(HealthDay News) — Chinese Singaporeans who frequently consume Western-style fast food items have an increased risk of developing type 2 diabetes mellitus and of coronary heart disease (CHD) mortality, according to a study published online July 2 in Circulation.
Andrew O. Odegaard, Ph.D., M.P.H., from the University of Minnesota School of Public Health in Minneapolis, and colleagues assessed the correlation between Western-style fast food intake and the risk of incident type 2 diabetes and CHD mortality for Chinese Singaporean men and women. Participants aged 45 to 74 years were enrolled in the Singapore Chinese Health Study from 1993 to 1998.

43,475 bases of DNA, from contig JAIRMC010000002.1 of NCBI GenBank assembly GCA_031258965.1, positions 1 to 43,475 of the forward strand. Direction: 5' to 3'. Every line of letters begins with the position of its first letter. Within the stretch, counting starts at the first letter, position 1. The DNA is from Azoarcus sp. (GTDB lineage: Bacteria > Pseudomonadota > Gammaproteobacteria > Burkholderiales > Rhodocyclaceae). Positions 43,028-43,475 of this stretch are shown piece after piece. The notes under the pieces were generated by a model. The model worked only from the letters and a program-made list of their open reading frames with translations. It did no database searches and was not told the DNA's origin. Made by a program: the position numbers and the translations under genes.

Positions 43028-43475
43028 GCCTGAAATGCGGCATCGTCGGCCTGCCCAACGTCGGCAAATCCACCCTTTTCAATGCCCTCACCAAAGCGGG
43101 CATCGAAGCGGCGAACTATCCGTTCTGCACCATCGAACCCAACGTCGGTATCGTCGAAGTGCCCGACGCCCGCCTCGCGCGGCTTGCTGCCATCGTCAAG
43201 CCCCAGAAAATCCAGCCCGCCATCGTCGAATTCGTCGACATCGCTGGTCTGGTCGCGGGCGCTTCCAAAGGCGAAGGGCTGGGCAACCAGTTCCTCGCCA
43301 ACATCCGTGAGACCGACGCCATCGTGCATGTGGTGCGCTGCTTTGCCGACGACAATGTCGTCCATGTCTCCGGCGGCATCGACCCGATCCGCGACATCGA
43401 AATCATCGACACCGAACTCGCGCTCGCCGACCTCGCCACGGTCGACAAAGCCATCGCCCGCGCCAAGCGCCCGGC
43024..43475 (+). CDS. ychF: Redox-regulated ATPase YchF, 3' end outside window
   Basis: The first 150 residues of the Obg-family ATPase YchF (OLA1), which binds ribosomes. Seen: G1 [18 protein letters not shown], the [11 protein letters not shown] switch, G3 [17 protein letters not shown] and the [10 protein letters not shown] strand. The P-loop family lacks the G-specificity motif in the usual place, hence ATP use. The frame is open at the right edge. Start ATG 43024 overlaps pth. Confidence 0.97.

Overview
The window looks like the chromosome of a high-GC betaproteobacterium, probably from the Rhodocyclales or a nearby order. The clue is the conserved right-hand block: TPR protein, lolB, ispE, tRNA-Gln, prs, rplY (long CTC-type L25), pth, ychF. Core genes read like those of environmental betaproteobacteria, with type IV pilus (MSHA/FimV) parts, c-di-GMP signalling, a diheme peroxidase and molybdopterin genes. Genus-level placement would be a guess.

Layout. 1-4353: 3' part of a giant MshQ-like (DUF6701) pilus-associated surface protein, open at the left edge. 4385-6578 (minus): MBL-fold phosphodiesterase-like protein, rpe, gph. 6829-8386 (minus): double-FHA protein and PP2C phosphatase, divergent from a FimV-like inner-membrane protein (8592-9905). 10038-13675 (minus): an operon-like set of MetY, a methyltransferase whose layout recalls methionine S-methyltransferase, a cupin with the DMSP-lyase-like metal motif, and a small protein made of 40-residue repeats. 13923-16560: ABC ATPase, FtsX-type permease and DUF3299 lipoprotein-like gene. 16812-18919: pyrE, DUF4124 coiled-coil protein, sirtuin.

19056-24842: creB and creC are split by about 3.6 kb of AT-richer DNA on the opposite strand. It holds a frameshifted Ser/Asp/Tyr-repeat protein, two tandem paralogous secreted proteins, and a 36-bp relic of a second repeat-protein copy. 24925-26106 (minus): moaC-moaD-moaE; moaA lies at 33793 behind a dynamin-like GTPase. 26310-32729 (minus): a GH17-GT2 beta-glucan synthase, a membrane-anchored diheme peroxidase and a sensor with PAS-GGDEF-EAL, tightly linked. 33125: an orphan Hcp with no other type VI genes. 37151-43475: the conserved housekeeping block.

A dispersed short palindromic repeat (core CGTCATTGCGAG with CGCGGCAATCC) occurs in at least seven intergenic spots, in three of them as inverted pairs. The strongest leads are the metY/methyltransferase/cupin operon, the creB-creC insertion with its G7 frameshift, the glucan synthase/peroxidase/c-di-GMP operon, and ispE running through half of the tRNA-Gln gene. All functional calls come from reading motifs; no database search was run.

The researchers found that, of the 52,584 participants included in the CHD mortality analysis, there were 1,397 deaths through 2009. There were 2,252 cases of type 2 diabetes mellitus identified and validated from 43,176 participants included in the analysis through 2004. Relative to those with reporting little of no intake of Western-style fast food items, those with frequent intake (at least two times per week) had a significantly increased risk of developing type 2 diabetes mellitus (hazard ratio [HR], 1.27) and of CHD mortality (HR, 1.56). These associations persisted even after adjusting for overall dietary pattern, energy intake, and body mass index.
“Chinese Singaporeans with relatively frequent intake of Western-style fast food items have a modestly increased risk of developing type 2 diabetes mellitus and a strong and graded risk of dying as a result of CHD,” the authors write. “These findings suggest the need for further attention to global dietary acculturation in the context of the epidemiological and nutrition transitions.”